Vodafone expects telecommunications mega-merger of 3 billion pounds: TalkTalk returned to the unit just a year after the purchase
- The move comes a year after TalkTalk went private as part of a £ 2bn deal
- Talk Talk advisor, Lazard Investment Bank, is developing approaches
- Apart from Vodafone, Sky is considered to be another possible buyer
Goal: Current TalkTalk CEO Tristia Harrison
Vodafone is driving rival TalkTalk over a possible mega-merger that could spark unrest in the telecommunications sector.
The owners of TalkTalk, one of the UK’s largest broadband providers, have hired bankers to discuss a possible sale, which estimates the company is valued at £ 3 billion.
The connection between them will be the last attempt at unification this year, which will take place almost three months after it emerged that Unilever was trying to buy GlaxoSmithKline’s consumer health division.
The move comes a year after TalkTalk went private as part of a £ 2bn deal led by hedge fund Toscafund, run by Tory brixite donor Martin Hughes.
TalkTalk was previously included in the FTSE 250 list.
Hughes is known in urban circles as a “rottweiler” because of his aggressive style when he campaigned for changes in the firms in which he invests.
Longtime advisor to Talk Talk, Lazard investment bank, is choosing approaches and looking for potential buyers, although no official offers have been received yet, Sky News reports.
Apart from Vodafone, another possible buyer is Sky, owned by the American media giant Comcast. TalkTalk and Vodafone declined to comment. TalkTalk has around 4.2 million customers and 2.4 million fiber broadband connections across the UK, as well as a pay-TV service that includes both Sky and BT Sport channels.
The firm was founded in 2003 by Sir Charles Dunston and was originally part of the Carphone Warehouse retail chain, and in 2010 was split into a separate company.
TalkTalk was a lucrative business for a 57-year-old man who, according to Forbes, has a fortune totaling around £ 769 million.
He took over as chairman in 2017 after then-CEO Spear Harding resigned after a massive cyberattack that affected tens of thousands of customers.
She later went on to run the government’s Covid-19 testing and tracking scheme before leaving it in April amid strong criticism.
The company’s current CEO is Tristia Harrison, who is married to former Carphone Warehouse CEO Andrew Harrison.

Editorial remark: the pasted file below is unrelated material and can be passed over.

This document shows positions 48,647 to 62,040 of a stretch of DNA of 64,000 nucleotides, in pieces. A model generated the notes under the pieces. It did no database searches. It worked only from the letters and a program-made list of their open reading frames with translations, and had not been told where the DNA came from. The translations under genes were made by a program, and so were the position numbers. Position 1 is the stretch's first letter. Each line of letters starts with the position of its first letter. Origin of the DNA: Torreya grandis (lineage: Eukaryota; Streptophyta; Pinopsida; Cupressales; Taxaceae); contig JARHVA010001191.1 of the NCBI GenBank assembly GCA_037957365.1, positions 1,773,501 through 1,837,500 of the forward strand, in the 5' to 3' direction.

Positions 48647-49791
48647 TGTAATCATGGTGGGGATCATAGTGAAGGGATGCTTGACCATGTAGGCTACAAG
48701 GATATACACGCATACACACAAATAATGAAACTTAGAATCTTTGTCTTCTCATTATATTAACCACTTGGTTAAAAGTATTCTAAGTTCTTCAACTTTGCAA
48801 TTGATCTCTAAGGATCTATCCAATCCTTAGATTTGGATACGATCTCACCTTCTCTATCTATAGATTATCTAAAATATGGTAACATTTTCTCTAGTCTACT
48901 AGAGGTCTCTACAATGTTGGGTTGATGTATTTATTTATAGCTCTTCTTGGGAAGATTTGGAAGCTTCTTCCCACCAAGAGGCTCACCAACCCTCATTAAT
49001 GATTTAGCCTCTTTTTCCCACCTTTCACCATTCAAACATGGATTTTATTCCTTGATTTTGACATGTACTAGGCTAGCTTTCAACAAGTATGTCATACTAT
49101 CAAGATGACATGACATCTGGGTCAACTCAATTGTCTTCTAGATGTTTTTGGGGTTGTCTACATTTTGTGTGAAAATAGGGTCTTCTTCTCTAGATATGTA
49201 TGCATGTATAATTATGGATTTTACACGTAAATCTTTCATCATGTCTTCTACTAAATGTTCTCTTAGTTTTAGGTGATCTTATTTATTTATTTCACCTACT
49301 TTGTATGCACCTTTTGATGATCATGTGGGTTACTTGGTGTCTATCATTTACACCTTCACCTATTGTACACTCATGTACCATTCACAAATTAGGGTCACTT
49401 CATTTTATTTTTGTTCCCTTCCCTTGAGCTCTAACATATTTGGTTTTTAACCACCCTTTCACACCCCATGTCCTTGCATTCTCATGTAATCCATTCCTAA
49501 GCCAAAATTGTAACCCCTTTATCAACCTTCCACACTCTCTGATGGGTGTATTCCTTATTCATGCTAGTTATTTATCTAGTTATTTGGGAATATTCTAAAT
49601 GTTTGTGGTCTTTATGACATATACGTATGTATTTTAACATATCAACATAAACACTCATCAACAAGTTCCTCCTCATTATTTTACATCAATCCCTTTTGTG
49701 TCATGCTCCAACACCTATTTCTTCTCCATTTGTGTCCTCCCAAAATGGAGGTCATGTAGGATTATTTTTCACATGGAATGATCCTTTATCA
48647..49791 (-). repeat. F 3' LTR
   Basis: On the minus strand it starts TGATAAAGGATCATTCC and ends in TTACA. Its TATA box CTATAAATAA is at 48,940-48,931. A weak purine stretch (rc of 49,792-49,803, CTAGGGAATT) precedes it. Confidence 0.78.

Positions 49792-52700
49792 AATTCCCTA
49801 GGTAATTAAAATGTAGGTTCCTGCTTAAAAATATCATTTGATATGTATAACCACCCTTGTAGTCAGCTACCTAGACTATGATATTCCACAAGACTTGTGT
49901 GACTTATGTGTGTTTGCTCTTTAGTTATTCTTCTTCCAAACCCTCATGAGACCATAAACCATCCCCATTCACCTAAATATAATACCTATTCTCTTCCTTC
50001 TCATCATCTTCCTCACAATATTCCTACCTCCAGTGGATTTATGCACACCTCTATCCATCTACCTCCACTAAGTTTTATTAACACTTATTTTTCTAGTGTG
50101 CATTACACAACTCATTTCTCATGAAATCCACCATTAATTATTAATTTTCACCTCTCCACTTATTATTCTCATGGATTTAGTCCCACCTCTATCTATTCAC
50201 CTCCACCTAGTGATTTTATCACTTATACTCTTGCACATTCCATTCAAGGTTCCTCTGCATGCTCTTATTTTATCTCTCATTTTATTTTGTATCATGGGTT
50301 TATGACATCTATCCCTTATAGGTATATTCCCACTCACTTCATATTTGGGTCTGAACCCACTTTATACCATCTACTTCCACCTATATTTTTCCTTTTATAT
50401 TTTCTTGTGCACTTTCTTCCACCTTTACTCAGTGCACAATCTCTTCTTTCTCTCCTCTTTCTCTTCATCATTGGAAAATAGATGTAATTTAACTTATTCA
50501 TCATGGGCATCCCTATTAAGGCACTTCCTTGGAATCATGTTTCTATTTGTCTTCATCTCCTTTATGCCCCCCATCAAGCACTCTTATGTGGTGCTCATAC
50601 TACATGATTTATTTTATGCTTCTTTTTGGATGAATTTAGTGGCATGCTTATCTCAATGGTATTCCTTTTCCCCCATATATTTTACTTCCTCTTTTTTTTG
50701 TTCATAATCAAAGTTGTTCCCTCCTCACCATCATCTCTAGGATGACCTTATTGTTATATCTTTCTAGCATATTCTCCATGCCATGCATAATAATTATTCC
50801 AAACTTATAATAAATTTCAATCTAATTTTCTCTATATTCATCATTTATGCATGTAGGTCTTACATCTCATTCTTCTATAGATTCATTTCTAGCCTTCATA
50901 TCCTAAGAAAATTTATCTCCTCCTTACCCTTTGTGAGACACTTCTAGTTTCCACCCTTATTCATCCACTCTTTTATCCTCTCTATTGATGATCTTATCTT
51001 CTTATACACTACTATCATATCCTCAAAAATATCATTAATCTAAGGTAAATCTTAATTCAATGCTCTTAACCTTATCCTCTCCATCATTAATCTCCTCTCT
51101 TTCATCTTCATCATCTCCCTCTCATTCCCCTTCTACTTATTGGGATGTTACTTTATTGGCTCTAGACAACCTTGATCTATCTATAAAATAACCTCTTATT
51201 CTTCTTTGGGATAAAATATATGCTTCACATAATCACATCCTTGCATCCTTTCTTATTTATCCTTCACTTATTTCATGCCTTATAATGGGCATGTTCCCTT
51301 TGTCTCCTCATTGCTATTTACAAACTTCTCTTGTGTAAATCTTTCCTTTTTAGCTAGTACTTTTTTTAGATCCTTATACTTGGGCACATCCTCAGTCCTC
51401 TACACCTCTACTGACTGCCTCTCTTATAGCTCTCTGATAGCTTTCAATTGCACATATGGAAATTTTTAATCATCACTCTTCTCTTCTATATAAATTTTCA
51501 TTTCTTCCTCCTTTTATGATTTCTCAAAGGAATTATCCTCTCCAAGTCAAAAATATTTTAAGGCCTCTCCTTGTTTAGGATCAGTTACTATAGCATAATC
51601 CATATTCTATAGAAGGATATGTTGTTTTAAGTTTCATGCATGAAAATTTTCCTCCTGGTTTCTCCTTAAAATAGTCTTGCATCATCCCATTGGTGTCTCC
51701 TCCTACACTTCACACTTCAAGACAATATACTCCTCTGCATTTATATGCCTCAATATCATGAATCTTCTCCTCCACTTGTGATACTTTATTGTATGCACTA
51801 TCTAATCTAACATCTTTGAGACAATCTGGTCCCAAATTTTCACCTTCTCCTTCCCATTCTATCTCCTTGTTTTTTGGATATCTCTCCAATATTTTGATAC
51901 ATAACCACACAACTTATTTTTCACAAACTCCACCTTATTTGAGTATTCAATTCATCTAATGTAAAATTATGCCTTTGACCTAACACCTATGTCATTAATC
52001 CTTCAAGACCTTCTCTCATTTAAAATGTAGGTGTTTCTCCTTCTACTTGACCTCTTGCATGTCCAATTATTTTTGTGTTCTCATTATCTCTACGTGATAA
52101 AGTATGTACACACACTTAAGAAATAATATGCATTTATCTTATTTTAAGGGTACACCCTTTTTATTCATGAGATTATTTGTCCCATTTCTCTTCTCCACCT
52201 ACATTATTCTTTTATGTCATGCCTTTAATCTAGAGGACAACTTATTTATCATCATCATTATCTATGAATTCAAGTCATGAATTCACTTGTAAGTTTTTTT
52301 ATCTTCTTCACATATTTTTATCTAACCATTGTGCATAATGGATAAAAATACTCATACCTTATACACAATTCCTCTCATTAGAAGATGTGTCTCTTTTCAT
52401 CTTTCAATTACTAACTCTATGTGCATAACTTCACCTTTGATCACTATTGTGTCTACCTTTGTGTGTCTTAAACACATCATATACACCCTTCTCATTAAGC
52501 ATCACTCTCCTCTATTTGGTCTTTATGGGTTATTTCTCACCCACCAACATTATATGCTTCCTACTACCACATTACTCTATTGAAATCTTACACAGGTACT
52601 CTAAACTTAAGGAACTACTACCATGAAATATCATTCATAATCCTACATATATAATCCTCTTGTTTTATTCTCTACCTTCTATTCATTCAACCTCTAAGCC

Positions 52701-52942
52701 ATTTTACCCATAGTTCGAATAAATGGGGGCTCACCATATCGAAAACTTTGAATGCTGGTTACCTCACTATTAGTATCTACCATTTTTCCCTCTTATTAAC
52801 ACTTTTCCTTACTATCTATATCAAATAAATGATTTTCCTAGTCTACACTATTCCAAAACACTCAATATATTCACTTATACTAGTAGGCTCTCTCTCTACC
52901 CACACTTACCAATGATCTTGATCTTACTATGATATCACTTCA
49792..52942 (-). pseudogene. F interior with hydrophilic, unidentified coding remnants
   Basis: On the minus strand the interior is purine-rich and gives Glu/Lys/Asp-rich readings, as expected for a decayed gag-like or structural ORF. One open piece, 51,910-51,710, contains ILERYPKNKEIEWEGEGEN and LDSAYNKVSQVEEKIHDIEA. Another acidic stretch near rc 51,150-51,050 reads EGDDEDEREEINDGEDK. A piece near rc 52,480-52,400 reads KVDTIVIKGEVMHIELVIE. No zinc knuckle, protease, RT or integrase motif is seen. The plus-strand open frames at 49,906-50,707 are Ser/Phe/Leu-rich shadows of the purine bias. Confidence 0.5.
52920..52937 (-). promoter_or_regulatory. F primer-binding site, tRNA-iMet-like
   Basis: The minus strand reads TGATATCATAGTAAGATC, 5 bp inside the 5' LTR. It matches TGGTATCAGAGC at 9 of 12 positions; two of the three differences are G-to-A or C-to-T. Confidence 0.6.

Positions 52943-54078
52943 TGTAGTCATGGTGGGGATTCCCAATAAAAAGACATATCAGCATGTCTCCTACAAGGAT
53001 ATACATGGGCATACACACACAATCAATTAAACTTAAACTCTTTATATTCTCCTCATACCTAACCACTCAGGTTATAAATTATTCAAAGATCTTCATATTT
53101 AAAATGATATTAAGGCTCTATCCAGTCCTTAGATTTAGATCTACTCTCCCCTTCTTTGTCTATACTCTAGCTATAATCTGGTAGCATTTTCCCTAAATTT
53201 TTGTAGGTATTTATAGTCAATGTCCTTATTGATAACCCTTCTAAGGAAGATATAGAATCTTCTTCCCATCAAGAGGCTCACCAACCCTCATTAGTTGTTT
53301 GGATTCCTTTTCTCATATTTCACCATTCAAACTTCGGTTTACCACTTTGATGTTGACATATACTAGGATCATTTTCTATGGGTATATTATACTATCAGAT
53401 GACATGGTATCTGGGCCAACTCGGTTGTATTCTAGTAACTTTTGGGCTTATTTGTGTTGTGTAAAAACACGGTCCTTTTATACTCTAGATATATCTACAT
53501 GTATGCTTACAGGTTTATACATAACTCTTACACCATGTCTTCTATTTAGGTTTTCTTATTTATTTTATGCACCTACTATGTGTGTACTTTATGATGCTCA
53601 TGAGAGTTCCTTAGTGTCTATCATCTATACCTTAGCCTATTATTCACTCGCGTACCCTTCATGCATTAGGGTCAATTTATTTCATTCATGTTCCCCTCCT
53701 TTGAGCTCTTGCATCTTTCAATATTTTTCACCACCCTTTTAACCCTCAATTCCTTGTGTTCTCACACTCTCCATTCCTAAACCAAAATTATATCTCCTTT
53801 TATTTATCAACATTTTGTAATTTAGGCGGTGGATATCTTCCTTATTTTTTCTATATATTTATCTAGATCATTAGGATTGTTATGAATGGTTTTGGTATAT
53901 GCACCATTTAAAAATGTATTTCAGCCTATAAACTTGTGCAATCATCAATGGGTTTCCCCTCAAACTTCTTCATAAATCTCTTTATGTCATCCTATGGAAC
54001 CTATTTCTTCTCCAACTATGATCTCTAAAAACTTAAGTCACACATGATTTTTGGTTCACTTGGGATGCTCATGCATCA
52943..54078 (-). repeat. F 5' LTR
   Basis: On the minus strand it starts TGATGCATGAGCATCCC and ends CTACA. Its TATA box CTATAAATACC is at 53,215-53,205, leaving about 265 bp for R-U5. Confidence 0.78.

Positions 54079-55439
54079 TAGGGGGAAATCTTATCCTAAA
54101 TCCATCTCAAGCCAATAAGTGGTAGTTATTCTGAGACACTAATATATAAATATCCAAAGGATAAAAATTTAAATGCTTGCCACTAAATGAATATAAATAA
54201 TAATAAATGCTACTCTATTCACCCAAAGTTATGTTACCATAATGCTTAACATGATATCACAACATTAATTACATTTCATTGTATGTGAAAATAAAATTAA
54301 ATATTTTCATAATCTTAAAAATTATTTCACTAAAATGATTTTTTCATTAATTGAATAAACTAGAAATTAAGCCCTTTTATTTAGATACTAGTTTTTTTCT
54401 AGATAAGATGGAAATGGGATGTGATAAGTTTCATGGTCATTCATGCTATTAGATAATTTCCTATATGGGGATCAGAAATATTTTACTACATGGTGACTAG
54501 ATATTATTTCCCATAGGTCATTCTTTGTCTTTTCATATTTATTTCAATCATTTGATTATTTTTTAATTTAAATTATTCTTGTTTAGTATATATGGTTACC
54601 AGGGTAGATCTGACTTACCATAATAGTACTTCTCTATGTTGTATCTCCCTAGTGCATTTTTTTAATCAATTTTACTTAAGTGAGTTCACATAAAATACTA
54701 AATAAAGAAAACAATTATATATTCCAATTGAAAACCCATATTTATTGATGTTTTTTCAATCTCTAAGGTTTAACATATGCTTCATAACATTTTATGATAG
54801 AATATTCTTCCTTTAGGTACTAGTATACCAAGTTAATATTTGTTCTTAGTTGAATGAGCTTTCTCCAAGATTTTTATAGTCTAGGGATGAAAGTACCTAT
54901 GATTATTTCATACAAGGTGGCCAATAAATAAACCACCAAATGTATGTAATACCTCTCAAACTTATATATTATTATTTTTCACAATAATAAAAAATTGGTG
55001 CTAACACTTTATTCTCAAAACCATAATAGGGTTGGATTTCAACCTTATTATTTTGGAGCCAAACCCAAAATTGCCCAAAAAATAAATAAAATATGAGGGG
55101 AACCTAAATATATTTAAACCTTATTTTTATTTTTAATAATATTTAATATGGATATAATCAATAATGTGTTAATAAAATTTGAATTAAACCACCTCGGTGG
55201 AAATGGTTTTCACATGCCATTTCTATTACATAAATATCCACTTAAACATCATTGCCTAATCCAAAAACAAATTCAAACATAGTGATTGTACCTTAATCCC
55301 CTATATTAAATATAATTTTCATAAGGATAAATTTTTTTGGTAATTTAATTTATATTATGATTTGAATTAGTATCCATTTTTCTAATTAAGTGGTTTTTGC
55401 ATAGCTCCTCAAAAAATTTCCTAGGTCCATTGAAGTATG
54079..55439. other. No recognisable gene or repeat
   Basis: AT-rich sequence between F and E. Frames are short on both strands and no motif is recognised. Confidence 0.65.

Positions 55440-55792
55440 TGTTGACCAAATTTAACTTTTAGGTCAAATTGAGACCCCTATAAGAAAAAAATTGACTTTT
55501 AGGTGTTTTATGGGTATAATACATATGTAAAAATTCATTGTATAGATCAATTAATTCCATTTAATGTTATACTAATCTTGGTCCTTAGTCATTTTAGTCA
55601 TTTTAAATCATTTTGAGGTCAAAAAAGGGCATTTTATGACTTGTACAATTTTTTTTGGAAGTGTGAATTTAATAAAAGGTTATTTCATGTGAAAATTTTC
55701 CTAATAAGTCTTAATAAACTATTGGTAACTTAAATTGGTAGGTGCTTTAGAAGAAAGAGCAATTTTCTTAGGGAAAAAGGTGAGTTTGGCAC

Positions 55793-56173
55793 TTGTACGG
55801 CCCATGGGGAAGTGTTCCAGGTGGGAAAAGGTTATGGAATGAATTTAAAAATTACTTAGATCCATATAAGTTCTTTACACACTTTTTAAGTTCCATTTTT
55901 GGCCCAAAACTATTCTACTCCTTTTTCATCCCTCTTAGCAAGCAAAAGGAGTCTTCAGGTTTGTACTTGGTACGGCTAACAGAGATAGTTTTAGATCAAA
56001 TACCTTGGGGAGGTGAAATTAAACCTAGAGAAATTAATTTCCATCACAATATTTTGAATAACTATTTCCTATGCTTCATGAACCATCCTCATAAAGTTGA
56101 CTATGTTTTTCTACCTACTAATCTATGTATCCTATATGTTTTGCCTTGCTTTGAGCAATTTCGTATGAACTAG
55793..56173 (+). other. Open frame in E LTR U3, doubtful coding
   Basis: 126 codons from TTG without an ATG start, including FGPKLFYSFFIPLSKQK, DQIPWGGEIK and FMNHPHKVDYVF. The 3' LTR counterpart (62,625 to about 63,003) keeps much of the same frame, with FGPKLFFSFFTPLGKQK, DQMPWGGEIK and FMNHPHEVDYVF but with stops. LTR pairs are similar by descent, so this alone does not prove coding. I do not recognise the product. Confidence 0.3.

Acquisition of Talk Talk would give the buyer a significant boost in the long struggle to capture market share in the fast-expanding ultra-fast internet market. It is also the latest step in the quest to consolidate the telecommunications sector, which has suffered from cost reductions in recent years. Some industry representatives said it was suffering from excessive competition as major players and smaller competitors were fighting for customers, lowering prices and holding back investment in the UK’s digital infrastructure.
Vodafone is under pressure from Cevian Capital, one of Europe’s largest investor activists, which earlier this year revealed it bought out a stake in the group and has since sought to restructure the business.
However, some city residents believed that Vodafone’s raid on TalkTalk could provoke a reaction from investors.
“When Vodafone starts acquiring, many people will ask why they didn’t do it the last time TalkTalk was put up for sale,” said Carl Murdoch-Smith, a telecommunications analyst at investment bank Berenberg.
He added that although TalkTalk was small compared to Vodafone, whose market capitalization is nearly £ 36 billion, any acquisition is likely to be perceived by its shareholders as “bad”.
“Investors are looking for Vodafone to sell or merge rather than acquire substandard operators,” MurdochSmith said.
Others are concerned that tying may attract the attention of competition regulators. Shares of Vodafone rose 0.7 percent, or 0.84 pence, to 127.68 points.
Vodafone expects £ 3 billion telecommunications mega-merger with TalkTalk
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